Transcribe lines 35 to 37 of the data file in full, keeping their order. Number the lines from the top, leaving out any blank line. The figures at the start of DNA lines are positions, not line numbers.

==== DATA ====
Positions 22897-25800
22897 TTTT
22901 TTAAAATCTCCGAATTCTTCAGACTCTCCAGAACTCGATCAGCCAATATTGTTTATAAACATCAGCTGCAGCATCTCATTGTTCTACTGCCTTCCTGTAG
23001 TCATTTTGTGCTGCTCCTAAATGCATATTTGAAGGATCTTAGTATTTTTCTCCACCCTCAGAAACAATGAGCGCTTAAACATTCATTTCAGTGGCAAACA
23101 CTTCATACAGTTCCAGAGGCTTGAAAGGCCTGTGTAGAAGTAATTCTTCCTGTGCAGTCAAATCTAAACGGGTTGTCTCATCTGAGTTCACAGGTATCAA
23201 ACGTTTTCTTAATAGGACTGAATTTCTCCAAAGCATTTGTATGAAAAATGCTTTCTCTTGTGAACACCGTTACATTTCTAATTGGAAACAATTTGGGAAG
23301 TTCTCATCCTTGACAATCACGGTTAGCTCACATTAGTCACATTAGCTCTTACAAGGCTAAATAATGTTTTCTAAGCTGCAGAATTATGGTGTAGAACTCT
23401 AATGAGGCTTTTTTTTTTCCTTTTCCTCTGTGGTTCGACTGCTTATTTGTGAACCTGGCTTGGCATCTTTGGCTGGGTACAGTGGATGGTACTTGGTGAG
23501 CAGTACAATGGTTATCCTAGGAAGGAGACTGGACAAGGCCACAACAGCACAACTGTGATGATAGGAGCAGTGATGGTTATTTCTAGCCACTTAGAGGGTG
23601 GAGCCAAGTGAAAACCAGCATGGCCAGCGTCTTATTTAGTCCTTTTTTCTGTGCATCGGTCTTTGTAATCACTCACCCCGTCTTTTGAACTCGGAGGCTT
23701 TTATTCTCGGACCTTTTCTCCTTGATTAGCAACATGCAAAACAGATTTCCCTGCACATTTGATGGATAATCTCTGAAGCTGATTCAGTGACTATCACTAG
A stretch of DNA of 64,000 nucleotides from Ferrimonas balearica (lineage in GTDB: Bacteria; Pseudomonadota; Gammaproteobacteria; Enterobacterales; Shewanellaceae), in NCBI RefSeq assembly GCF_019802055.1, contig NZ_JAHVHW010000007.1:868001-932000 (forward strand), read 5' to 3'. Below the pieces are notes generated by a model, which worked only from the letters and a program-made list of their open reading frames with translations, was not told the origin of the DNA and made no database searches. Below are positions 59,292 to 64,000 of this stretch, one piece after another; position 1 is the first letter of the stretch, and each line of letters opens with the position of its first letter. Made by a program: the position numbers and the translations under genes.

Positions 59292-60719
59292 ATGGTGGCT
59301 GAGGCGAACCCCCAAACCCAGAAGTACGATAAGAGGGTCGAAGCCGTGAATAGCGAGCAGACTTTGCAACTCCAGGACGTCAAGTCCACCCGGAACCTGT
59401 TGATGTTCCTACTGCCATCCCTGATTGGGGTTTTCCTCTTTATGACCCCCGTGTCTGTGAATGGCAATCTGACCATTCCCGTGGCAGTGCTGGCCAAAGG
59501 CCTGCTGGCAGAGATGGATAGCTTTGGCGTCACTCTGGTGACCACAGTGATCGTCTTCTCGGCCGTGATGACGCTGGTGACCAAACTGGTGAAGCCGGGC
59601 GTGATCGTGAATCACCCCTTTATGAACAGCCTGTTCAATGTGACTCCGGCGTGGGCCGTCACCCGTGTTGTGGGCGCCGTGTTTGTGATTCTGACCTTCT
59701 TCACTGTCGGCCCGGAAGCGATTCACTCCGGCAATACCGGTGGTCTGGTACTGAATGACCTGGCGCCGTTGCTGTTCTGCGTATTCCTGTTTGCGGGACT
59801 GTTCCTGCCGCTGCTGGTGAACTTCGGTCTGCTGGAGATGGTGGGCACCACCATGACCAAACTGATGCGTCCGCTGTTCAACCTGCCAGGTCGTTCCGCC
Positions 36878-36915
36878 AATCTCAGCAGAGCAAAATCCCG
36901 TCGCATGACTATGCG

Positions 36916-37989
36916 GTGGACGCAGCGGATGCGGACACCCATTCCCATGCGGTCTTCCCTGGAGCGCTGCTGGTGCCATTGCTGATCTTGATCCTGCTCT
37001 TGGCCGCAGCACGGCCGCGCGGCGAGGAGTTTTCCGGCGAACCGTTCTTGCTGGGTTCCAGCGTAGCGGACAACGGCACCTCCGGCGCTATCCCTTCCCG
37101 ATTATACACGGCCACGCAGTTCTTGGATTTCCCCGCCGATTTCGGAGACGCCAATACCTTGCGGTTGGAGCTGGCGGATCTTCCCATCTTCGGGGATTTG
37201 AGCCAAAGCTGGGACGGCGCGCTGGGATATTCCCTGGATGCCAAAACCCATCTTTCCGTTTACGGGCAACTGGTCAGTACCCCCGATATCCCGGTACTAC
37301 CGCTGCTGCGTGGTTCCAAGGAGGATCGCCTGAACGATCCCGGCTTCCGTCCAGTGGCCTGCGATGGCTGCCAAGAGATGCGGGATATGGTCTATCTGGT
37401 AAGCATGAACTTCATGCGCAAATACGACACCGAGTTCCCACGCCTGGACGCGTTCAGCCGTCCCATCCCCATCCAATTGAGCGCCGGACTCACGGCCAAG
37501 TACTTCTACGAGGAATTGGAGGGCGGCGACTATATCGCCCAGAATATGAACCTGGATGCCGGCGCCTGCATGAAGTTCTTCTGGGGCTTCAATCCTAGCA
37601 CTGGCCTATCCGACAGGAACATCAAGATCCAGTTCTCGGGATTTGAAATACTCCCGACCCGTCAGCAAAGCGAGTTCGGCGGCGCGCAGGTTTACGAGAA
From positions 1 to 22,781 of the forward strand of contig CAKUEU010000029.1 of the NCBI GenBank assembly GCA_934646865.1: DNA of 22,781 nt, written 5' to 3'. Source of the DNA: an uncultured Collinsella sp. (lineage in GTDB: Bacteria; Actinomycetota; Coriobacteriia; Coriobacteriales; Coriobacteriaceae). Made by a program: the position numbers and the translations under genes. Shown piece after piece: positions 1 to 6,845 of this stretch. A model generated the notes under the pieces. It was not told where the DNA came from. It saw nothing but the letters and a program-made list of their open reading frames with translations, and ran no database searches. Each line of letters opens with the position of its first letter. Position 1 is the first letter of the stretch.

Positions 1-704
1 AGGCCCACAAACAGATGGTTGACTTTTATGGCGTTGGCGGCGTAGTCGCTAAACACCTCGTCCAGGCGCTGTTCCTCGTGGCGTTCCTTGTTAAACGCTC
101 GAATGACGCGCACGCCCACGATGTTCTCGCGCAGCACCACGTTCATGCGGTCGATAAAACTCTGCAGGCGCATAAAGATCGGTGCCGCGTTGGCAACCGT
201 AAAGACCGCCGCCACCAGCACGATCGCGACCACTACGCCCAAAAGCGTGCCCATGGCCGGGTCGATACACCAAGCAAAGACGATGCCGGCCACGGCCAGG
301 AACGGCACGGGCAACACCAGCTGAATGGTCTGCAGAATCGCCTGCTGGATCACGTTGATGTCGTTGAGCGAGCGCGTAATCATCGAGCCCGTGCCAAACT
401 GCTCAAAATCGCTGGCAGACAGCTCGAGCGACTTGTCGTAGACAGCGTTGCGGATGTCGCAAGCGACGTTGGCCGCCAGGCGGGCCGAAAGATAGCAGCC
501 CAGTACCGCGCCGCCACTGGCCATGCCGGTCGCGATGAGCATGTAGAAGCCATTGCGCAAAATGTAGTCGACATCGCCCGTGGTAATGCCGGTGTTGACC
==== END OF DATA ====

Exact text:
1 AGGCCCACAAACAGATGGTTGACTTTTATGGCGTTGGCGGCGTAGTCGCTAAACACCTCGTCCAGGCGCTGTTCCTCGTGGCGTTCCTTGTTAAACGCTC
101 GAATGACGCGCACGCCCACGATGTTCTCGCGCAGCACCACGTTCATGCGGTCGATAAAACTCTGCAGGCGCATAAAGATCGGTGCCGCGTTGGCAACCGT
201 AAAGACCGCCGCCACCAGCACGATCGCGACCACTACGCCCAAAAGCGTGCCCATGGCCGGGTCGATACACCAAGCAAAGACGATGCCGGCCACGGCCAGG